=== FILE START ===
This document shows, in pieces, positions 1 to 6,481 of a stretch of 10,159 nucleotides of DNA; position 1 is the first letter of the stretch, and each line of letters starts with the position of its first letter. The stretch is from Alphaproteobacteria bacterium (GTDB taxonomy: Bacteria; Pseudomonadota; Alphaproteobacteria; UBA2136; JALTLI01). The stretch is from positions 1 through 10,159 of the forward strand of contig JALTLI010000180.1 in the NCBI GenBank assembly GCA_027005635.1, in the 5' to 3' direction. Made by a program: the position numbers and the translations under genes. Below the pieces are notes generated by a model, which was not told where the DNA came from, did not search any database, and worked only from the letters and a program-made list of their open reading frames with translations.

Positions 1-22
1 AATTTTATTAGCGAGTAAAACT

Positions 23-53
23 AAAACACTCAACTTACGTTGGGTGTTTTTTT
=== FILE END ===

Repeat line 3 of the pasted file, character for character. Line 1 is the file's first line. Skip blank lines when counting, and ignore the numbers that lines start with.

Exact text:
1 AATTTTATTAGCGAGTAAAACT